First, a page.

On deeper investigation, it was discovered that most employees didn’t understand the features that were available to them because the company’s pitch for the new tools had lumped collaboration tools together with communications tools. One employee even said, “Why should I attend training to learn how to use a new phone?” IT went back to the drawing board and offered general training, as well as department-specific coaching sessions to help onboard users. The investment paid off. Communication increased, usage was up and employees were empowered enough to begin to find creative ways to integrate the tools into their own workflow.
Strategies for Rolling Out Training to Maximize ROI
Establish an internal point person: Employee training to adopt a new system isn’t a one-time event. Often, it’s a constellation of activities – from initial training sessions to providing an ongoing resource for questions. Establishing a point person for the system (an in-house expert) can help improve the onboarding process. A knowledgeable person can help point people to the right resource, whether it’s a specific video or a more detailed training.
Empower employees to learn: Mastering the technical basics of a new technology is the first step to capturing its full benefits. Empower your employees by making technical training on the new software mandatory. Demo the features, show people how to customize the interface for their needs and offer proactive ideas for different ways the new tools could be used. For example, a live demonstration of real-time file sharing over an instant messaging app or editing a document together from the convenience of your desk is often more compelling than sitting in a meeting room and watching a slideshow.
Recognize that people learn differently, and persistently provide different options: Some people learn by doing. Others prefer to read a manual. Embrace different styles of learning when you’re rolling out new collaboration tools, and ensure reference points exist for alternative learning approaches. Vendor partners will often provide core training materials to help with this process. It’s important to evaluate the quality and diversity of a vendor’s training and resources when investing in new technologies. Consider providing live demos, small group trainings, video resources and help tools, and have one-on-one coaching available for those with questions. Make it easy for your team to get the answers to their questions in the way that makes the most sense to them.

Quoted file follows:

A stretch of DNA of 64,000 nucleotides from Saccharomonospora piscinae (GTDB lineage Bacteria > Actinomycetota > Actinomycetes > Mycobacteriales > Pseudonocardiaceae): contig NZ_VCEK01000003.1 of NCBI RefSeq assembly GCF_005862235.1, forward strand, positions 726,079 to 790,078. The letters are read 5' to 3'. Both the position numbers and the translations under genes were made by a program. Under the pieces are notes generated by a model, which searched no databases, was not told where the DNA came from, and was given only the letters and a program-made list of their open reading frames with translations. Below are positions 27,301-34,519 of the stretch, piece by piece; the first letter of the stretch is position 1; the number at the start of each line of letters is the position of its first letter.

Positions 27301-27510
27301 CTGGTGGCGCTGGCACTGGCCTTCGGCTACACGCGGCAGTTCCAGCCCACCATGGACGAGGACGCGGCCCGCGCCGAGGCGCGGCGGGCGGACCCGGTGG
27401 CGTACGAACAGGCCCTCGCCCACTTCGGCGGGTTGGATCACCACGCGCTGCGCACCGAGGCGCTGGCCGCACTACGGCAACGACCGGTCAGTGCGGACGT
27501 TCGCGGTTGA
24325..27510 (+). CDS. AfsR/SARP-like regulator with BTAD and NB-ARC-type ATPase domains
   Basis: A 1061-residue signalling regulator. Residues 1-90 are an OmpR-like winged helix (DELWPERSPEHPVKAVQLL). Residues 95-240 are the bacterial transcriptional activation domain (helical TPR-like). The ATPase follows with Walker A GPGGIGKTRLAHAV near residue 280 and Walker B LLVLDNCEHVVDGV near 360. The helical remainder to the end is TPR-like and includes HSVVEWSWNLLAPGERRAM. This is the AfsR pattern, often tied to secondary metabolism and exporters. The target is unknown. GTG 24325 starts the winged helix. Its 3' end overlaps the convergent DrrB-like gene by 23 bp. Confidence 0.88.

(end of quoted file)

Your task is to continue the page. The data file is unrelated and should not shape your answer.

Customize your trainings by department: The McKinsey resource mentioned above highlighted the fact that different departments within an organization may adopt collaboration tools in different ways. While the best organizations foster cross-collaboration, the reality is that we often collaborate more with colleagues on specific teams. For example, members of the product development team may work together to launch a new product. Your IT and professional development teams can think through the steps needed to make the biggest impact in a specific group. Consider offering custom demos highlighting specific features for each group of users to help get them excited to jump in.
Evaluate your progress and adjust your strategy: Companies can keep a pulse on how collaboration tools are performing in their organization by measuring adoption. Keep track of who is using tools and how they’re using them. Conduct a survey to gather feedback on the software. Often, an ongoing engagement strategy can identify useful features that your team has overlooked or specific users who are maximizing value and can be used to demonstrate best practices.
Without the right training, the barriers to embracing collaboration tools can seem too high to overcome. As you evaluate collaboration tool providers, consider what training resources they can offer and how easy it is to get started on a specific platform. Build training time into your rollout timeline, and periodically revisit usage to explore how additional training can help you capture more value over the long term.